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Portugal faces difficult formation of government

by Dr. Ludger Gruber, Martin Friedek, Luisa Bernhardt

Results of the early parliamentary elections in Portugal

Change of power in Portugal: the centre-right electoral alliance Aliança Democrática (AD) wins by a small margin ahead of the Socialists, who have not only lost their absolute majority after losing a third of their seats but are now only the second strongest force in the Assembleia da República. The weakness of the Socialists directly benefited the right-wing populist Chega party, which quadrupled its result compared to the 2024 elections. Neither the right-wing nor the left-wing camp can unite a majority. The most likely option at present is the formation of a minority government under PSD leader Luis Montenegro.

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Reasons for the early elections

On November 9, 2023, Portuguese President Marcelo Rebelo de Sousa called early elections for March 10, 2024. The reason for this was the surprising resignation of Portuguese Prime Minister António Costa after Costa's head of cabinet Vítor Escária and a businessman friend were arrested on suspicion of illegal advantage-taking, corruption and bribery as part of an investigation. In addition, the Portuguese Supreme Court opened a separate investigation into Costa's role in the licensing of two lithium mines and other investments in renewable energies.

President Marcelo Rebelo de Sousa did not comply with Costa's wish to have his successor elected by his socialist faction, which had an absolute majority. Due to the agitated political and social mood in the country, numerous demonstrations and a double-digit number of corruption cases and resignations of top members of the socialist government, Rebelo de Sousa decided to dissolve parliament. The president justified the late date for the early elections for March 10, 2024, i.e. months after Costa's resignation, primarily with the need to pass a proper budget for 2024 in order to avoid creating even more instability.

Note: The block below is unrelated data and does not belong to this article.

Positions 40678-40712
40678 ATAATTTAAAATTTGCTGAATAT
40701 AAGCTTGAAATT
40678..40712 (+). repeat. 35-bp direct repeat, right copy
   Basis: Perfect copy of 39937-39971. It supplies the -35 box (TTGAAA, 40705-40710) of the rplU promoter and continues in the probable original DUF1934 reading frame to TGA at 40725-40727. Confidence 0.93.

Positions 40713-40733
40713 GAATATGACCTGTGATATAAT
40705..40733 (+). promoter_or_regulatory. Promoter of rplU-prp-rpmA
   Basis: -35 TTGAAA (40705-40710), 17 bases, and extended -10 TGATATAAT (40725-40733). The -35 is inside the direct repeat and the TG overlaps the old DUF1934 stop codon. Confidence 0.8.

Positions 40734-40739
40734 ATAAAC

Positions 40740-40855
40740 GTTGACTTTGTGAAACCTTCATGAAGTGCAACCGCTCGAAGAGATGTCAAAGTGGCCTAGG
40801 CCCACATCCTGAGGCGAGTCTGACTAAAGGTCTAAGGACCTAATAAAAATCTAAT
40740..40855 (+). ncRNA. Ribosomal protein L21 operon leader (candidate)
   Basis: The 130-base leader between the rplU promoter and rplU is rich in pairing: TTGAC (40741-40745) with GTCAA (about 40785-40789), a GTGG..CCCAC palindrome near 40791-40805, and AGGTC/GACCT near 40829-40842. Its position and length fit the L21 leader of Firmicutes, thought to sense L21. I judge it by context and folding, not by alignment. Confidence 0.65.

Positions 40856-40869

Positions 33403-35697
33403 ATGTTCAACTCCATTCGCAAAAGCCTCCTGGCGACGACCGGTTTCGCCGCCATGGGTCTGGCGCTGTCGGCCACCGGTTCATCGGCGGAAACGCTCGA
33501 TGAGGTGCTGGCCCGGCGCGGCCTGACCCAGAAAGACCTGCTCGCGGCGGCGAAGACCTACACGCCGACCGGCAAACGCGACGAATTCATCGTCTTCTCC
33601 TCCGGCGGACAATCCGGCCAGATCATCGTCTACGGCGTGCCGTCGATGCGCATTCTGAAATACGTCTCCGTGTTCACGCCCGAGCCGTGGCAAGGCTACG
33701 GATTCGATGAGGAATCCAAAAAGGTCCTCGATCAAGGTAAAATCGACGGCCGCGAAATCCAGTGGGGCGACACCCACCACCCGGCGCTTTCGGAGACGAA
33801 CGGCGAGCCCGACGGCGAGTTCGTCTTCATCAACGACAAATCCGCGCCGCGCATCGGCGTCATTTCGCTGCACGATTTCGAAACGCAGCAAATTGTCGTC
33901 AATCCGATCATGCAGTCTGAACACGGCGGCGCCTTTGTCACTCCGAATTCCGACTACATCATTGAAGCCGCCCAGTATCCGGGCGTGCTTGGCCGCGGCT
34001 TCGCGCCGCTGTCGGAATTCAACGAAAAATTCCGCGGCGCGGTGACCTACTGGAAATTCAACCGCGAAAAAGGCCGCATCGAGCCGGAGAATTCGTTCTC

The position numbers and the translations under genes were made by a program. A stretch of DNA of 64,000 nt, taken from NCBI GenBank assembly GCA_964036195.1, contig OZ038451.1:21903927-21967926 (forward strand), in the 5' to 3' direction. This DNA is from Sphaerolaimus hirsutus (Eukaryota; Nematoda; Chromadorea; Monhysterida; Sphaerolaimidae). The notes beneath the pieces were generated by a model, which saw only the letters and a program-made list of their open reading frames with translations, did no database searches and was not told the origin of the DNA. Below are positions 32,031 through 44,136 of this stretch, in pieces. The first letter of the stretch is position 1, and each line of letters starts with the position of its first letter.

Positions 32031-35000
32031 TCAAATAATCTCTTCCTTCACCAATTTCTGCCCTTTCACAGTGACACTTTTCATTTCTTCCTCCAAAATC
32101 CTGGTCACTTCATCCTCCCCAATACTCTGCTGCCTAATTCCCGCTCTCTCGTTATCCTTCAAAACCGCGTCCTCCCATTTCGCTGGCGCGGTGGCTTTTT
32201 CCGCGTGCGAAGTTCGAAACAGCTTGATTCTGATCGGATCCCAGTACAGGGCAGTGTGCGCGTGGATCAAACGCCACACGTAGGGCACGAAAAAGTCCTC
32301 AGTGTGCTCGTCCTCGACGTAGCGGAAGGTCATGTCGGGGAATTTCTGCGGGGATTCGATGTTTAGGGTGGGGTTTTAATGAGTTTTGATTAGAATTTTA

The elections coincided with the 50th anniversary of the so-called Carnation Revolution. In April 1974, the democratic transition in Portugal began, which led to the adoption of the Portuguese constitution in 1976. Until 2015, the center-left Socialist Party (PS) and the center-right Social Democratic Party (PSD) alternated in power, with the relative election loser tolerating a minority government of the election winner in order to limit the influence of small fringe parties. This form of bipartidismo ended with the 2015 parliamentary elections, the first after the 2011 bailout package from the international institutions (troika) and the subsequent years of strict austerity. The liberal-conservative Partido Social Democrata (PSD) won the 2015 elections, but the Socialist Party (Partido Socialista, PS) formed a government led by António Costa with parliamentary support from the two far-left parties CDU and BE. 

The full-length publication is only available in german. 

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Dr. Ludger Gruber


Director KAS office Spain/Portugal +34 91 781 12 04 / +34 91 781 12 02


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